A Monkey in the Central Kindgom: Local author bore witness to China’s emergence into the 20th century

Springhurst Avenue resident Andreas Aass has recently written a book that recounts his time teaching in Nanjing in 1986 and travelling throughout northern China. In light of the country’s dramatic growth over the past decades, his experiences in China came at an historic turning point – between Mao’s revolution and the economic powerhouse that Deng Xiao Ping unleashed. In this article, he explains how he came to find himself in China and how he has translated his memories of the journey into print.

Andreas Aass

For me, like most westerners, China was shrouded in mystery. Having lived and worked in three languages, my growing fascination with China in the 1980s led me to study Mandarin for three years under a tutor and to achieve a certain level of proficiency in the language – that of a three-year-old Chinese child, but enough to go shopping!

Andreas Aass reminiscing about his time spent in China.

Andreas Aass reminiscing about his time spent in China.

I set my sights on going to China in order to experience firsthand the object of my fascination. It would prove to be a life-changing event.

The year was 1986. China’s astonishing economic growth of the next several decades was incipient, and the country was rapidly opening up to the rest of the world. After millennia of separation, isolation and ignorance, a mutual openness between China and the rest of the world allowed for respect and understanding to develop.

Through personal and other contacts, I secured a post as a sessional lecturer at the Nanjing Institute of Technology – now renamed Southeastern University – and I was able to bring a group of third-year Carleton University architecture students along with me for a study abroad term.

The auspicious timing of my arrival, and my good fortune to observe firsthand China’s initial steps into the 20th century, were just two of several lucky breaks that I experienced.

Indeed, the mere fact that I was accepted as a university professor in China was a stroke of good luck. In the structure of China’s society, teachers are next to parents in a person’s life – the parents give life, the teacher provides the means of earning a living. My exalted status opened many doors for me that would otherwise have been closed. As a teacher, I was able to engage in a freer exchange of thoughts and facts: unlike a diplomat or a businessman, I was seen as a harmless seeker of knowledge, and not one seeking profit or political advantage.

Secondly, the Nanjing Institute of Technology was one of the five leading universities in China. As a result, the faculty boasted of leaders in many fields of study in China’s academic universe. Moreover, their contacts were unparalleled. For instance, in Beijing, I had the opportunity to chat with an architect, Jin Obu. In the years immediately after the 1949 revolution, he helped to nationalize the architectural profession, and in 1984, he was part of the team that privatized it.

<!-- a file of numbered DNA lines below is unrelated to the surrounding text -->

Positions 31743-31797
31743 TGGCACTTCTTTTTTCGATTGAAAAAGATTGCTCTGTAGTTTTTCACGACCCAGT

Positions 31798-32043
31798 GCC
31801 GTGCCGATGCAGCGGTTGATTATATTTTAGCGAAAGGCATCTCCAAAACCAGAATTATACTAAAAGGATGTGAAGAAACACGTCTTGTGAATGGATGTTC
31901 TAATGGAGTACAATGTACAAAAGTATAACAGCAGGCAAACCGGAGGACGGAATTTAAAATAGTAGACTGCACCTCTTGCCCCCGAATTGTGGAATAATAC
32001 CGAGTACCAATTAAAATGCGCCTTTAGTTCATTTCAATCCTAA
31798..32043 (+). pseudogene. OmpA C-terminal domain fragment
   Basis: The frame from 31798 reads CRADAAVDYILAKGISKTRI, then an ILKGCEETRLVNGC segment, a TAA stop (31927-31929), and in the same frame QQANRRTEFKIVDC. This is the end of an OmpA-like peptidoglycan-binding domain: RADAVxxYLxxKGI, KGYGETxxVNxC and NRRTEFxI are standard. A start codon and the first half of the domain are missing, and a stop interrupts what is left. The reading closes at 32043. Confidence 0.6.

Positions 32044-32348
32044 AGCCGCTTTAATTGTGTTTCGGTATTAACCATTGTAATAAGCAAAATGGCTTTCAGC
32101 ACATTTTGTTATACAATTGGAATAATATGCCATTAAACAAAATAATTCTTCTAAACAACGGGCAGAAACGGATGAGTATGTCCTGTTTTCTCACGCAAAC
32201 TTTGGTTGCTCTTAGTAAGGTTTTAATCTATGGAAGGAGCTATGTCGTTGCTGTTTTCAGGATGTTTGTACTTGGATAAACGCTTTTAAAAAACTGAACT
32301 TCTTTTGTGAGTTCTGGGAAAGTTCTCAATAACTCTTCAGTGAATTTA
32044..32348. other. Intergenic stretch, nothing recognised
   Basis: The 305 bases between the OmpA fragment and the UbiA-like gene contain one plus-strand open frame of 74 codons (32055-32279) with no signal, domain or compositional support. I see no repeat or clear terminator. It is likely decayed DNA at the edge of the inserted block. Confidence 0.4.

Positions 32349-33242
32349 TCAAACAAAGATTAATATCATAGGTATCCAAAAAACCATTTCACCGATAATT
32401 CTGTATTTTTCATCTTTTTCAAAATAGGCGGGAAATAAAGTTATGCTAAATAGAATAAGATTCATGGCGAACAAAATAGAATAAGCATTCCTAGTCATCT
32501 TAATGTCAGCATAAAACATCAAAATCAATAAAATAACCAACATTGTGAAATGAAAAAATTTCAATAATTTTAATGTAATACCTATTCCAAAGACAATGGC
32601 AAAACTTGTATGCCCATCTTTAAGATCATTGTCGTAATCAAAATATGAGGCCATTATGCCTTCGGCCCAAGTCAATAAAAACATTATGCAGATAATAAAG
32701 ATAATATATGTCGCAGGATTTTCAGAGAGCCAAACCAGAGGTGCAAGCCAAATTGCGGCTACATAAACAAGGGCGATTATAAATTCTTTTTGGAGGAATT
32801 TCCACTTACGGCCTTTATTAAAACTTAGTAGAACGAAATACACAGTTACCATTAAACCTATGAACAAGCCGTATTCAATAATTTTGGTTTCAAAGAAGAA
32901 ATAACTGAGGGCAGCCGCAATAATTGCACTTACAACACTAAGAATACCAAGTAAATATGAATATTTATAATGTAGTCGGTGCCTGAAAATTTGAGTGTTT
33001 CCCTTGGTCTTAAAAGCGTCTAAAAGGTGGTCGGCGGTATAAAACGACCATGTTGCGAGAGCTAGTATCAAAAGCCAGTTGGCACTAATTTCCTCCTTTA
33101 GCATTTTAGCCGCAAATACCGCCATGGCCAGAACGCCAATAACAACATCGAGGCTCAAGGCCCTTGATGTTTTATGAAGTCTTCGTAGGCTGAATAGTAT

On another occasion, I asked a Nanjing colleague about Ming dynasty villages, whereupon I was promptly introduced to the faculty member who had written the definitive text on the subject.
Finally, almost on a whim, I had brought a small voice recorder with me, and every night of my time in China, I dictated my experiences and thoughts of the day. This nightly exercise – more than 30 years later – resulted in my book, A Monkey in the Central Kingdom.

The book is divided into two parts: first, a tour of China, lasting several weeks, followed by our stay in Nanjing, lasting several months. A word about my approach to writing this book: I have purposefully downplayed almost all analyses and discussions regarding my personal fields of study: architecture, urban planning, and urban design. The reason for this – every time I wrote on these matters, my style became bureaucratic: dense, wordy, constipated. What I was aiming for was a book that would be informative and fun, and not a consultant’s report.

Finally – why the title? China’s name – Zhong Guo – means THE CENTRAL KINGDOM and reflects China’s historical arrogation to being the centre of the world. As for A MONKEY – simple enough, I was born under the sign of the monkey!

To purchase a copy of A Monkey in the Central Kingdom, contact Andreas Aass at carlos888@sympatico.ca.

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